A shell company is suing the New York Times, the Huffington Post and five other media companies over patents related to mobile computing.
In a series of complaints filed in Delaware, Clouding IP LLC claims the media outlets are infringing on two patents from 2005 and 2007 entitled “technique for enabling remote data access and manipulation from a pervasive device.”
Clouding IP, formed in February of 2012, points to readers’ ability to read the New York Times’ website and mobile apps through a smartphone as evidence of infringement:
New York Times has infringed and continues to infringe the ’481 patent by, among other things, making, using, offering for sale, selling and/or importing products and/orservices in the United States that enable access to and manipulation of data using a pervasive device, such as a mobile phone, by receiving a data request from a pervasive device, obtaining the requested data, determining the available data manipulation operations and locations of such operations for the obtained data and returning the obtained data and the data manipulation operations and locations to the pervasive device.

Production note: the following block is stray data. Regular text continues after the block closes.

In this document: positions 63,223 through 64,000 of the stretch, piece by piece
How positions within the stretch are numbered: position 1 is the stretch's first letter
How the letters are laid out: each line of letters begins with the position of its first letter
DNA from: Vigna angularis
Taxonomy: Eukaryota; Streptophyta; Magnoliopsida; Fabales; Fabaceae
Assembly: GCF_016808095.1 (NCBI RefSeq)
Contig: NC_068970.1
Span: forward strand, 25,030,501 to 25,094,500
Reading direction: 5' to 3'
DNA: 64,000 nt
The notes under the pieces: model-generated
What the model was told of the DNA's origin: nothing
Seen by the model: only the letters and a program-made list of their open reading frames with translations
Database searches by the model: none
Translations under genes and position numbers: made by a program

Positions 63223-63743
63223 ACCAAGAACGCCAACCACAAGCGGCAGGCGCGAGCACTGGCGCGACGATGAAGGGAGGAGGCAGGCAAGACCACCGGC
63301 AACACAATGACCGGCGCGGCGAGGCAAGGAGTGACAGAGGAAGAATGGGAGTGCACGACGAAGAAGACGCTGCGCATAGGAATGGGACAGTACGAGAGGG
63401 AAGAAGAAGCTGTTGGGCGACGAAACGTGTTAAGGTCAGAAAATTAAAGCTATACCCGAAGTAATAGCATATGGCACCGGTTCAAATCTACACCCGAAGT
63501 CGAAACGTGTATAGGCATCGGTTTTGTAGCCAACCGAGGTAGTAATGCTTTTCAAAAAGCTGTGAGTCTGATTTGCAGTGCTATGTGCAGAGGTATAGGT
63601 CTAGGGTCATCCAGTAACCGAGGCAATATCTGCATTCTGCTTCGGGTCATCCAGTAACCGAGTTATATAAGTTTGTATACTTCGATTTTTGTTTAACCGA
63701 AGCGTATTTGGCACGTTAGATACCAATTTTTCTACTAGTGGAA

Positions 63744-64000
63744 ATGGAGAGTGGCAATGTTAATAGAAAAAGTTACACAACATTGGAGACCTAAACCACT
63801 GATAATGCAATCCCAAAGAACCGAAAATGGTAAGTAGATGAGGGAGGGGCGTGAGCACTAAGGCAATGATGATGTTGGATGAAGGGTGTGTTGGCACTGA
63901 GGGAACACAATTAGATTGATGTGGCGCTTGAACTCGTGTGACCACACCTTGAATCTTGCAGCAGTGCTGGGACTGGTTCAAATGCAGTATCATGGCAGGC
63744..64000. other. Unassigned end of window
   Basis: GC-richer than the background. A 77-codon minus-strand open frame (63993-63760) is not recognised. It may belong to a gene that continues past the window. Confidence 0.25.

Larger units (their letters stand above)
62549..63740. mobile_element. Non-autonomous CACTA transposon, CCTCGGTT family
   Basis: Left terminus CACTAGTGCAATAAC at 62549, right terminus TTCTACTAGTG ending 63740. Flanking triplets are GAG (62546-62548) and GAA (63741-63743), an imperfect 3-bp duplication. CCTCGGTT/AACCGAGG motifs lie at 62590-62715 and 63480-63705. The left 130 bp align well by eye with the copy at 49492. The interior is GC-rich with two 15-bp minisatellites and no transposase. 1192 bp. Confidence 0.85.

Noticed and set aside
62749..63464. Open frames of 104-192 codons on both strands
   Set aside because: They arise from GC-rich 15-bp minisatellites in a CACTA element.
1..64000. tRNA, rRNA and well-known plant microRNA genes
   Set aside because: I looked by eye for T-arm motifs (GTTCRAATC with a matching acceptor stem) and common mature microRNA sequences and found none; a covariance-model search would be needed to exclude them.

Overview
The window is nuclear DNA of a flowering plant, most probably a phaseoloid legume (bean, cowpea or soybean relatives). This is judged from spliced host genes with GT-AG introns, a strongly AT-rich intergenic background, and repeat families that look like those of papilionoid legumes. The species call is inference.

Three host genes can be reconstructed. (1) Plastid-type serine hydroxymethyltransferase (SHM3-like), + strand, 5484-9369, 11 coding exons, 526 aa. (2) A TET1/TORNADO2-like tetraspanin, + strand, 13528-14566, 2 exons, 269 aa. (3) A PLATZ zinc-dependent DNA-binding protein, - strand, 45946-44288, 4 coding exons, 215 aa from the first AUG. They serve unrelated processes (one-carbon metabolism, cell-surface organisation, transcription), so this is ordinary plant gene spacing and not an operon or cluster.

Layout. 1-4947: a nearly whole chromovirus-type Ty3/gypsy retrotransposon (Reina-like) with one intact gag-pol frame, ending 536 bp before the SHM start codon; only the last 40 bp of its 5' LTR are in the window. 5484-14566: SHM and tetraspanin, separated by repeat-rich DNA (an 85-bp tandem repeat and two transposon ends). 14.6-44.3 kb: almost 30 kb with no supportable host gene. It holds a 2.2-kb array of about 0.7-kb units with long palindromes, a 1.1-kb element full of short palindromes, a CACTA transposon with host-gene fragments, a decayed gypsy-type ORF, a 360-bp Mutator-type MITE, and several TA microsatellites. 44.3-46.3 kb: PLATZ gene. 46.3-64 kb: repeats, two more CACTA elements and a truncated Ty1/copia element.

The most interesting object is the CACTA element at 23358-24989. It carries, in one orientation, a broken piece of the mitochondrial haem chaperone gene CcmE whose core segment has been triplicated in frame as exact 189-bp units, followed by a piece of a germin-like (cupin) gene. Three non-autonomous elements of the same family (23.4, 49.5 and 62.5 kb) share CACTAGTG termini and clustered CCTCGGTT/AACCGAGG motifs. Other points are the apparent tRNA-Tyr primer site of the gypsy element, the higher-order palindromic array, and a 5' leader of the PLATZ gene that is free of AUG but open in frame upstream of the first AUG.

In separate filings, Clouding IP makes similar allegations against Time Inc, the Huffington Post, Reuters, Ti-Media, Gannett Co and Fox News. Earlier this year, it also sued major tech companies, including Amazon, Apple and Google. A New York Times spokesperson declined to comment on the Clouding IP lawsuit.
Richard Kirk, the head lawyer for Clouding IP, did not immediately return a request for comment about the identity of his client or elaborate on the alleged infringement. The people behind Clouding IP are likely to remain a mystery because Delaware is one of three states that permit shell companies to be owned and managed anonymously.
This is not the first time the New York Times has been targeted by a so-called “patent troll” — shell firms backed by investors who make a business of obtaining old patents and then suing those who refuse to license them. Last year, a company called Boadin Technologies sued the Times, Bloomberg and others for using the common feature known as autocomplete. The Times elected to fight that suit, and recent court filings show the parties agreed to dismiss the case with each side paying their own costs. In August, the NYT’s general counsel described the troll activities as a “tax for being on the Internet.”
The trolls represent a dilemma for cash-strapped media businesses because it can cost millions in legal fees to defend a patent suit. Paying the unwanted license fee may be a cheaper option than going to court; however, doing so may encourage other trolls to seek their own payments.
In a rare piece of good news for potential targets of such shell companies, the US Patent Office proposed a rule to force patent trolls to identify their real owners. This comes during a week in which another patent troll sued America’s major retailers for using online chat.